So I can breathe
Running from 6 - 12th March, SoICanBreathe is a week of stories exploring some of the different ways the world is seeking to reduce air pollution. Emily Kasriel, season editor, introduces the season running across BBC News, including national news, local TV and radio, World Service radio and BBC World News, online and social media.
There is a strong scientific consensus that air pollution poses a significant health risk. The World Health Organisation estimates that more than nine out of ten people across the globe live in areas where its air quality guidelines levels are not met. In many fast expanding global cities, outdoor air pollution is getting worse. Within the UK and many other developed countries, air quality has been slowly increasing, though according to the World Health Organisation half of the richer world is still breathing polluted air. Concern however is growing everywhere as medical researchers are discovering that minute chemicals and particles, some as small as a millionth of a meter, could be far more damaging to our heart, our lungs and even our brain than we previously thought.
Understanding air pollution is challenging as it’s complex and dynamic, created by a mix of pollutants, both man-made and natural, which combine together in dangerous ways. The shape of a city basin, the weather and population distribution also have an impact on air quality. This complexity means that it can be hard to point to a single solution as having a particular effect. Ways to cut air pollution meanwhile can come from all sorts of places –government policy and community action, business and technology innovation. The BBC is not endorsing any particular solution, and there is no silver bullet. The SoICanBreathe season is not a campaign. Whilst reporting on the causes and impacts of air pollution, the season will draw on ideas from around the world and look for evidence that they are effective, and report on any limitations.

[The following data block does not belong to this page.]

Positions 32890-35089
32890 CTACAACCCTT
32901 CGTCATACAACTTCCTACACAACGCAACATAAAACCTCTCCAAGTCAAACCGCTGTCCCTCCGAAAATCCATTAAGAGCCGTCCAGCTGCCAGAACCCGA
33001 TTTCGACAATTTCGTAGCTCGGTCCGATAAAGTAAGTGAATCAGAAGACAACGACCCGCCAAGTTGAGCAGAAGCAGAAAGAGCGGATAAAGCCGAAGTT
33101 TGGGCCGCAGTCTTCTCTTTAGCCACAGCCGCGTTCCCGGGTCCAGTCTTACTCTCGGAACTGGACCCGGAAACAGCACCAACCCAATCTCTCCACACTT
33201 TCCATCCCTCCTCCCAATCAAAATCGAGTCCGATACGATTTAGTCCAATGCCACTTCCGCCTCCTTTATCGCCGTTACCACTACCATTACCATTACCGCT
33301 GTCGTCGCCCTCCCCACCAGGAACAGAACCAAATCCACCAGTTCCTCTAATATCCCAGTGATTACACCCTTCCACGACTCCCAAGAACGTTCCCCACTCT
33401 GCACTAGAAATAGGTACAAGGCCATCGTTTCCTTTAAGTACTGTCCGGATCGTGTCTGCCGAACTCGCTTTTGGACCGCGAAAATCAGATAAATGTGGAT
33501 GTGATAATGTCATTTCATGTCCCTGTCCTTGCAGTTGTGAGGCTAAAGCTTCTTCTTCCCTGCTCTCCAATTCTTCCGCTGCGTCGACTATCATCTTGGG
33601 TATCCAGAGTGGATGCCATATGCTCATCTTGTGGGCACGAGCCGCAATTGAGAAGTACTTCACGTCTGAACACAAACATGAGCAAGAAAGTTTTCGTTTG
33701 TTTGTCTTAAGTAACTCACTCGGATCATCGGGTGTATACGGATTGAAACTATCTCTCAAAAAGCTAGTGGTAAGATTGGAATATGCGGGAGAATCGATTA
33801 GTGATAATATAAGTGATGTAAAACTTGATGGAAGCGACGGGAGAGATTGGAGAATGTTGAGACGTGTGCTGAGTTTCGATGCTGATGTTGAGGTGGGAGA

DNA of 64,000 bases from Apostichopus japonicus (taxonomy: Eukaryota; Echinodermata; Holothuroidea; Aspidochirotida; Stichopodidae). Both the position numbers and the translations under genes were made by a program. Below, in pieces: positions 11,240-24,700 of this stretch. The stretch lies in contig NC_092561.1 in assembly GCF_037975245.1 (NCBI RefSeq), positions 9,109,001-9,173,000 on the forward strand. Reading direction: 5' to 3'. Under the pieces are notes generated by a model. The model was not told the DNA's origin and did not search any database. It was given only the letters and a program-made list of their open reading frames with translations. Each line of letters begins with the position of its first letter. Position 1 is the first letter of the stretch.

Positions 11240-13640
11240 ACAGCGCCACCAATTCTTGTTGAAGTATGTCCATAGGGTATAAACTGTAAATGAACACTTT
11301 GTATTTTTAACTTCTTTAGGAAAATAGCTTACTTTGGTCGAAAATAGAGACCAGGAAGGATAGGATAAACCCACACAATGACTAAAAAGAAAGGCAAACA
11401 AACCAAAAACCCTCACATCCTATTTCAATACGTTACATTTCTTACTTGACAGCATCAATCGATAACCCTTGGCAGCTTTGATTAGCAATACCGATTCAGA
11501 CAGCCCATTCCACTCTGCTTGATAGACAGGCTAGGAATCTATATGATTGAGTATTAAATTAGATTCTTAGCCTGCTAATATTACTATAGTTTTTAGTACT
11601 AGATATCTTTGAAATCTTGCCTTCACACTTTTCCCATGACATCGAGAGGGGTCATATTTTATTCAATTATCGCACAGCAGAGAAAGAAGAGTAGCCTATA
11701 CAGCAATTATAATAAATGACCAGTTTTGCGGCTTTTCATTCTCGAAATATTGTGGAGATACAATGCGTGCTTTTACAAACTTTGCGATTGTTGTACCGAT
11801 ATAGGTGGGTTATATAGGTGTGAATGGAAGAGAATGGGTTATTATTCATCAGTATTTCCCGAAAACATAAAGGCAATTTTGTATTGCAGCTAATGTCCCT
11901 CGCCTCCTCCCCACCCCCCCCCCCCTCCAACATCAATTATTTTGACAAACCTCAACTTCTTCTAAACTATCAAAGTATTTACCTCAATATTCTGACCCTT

We know that audiences are interested to find out about solutions to problems. Their interest has been a driver behind the Solutions-Focused Journalism initiative I’ve been running across BBC News. We also want to hear from them about the solutions that they think are most important. With that in mind we first asked people on our websites what solutions to air pollution made sense to them that they’d like us to investigate. In less than two weeks we received hundreds of suggestions. Subjects included transport, technology and tree planting. Some advocated a particular solution – “Get completely away from oil and gas”, or wanted to know how to protect themselves from polluted air – “what is the best home air purifier on the market?”
SoICanBreathe taps into these questions. Given our global network of reporters who work in English and 29 other languages, the BBC is uniquely placed to provide and investigate answers to the question – how is my problem being tackled elsewhere? Just to give a few examples, we will be reporting from China which has become a world leader in technology to tackle air pollution.
Following the devastating earthquake in Nepal, we’ll also visit Kathmandu to find out about the new brick factories that claim to pollute far less. In Southampton reporters are looking at solutions to the problem of ship pollution in this British city and ask whether modern boats could run off electricity alone. CrowdScience on the World Service is investigating whether trees could do more to improve the air we breathe. We are also broadcasting a documentary on BBC World News and BBC Persian about dust storms in the Middle East, and ways to reduce the harm that they cause.
We want our audiences to continue to be part of this. Today we’re asking you in the UK and around the world to tell us what you’d like to see changed to cut air pollution.
Emily Kasriel is Head of Editorial Partnerships and Special Projects
- Post a selfie with your solution, and tag it #SoICanBreathe on Twitter, Facebook, or Instagram
- Join the debate by sharing your pictures and ideas with the #SoICanBreathe hashtag on social media, and inspire others to post ideas about ways air pollution can be reduced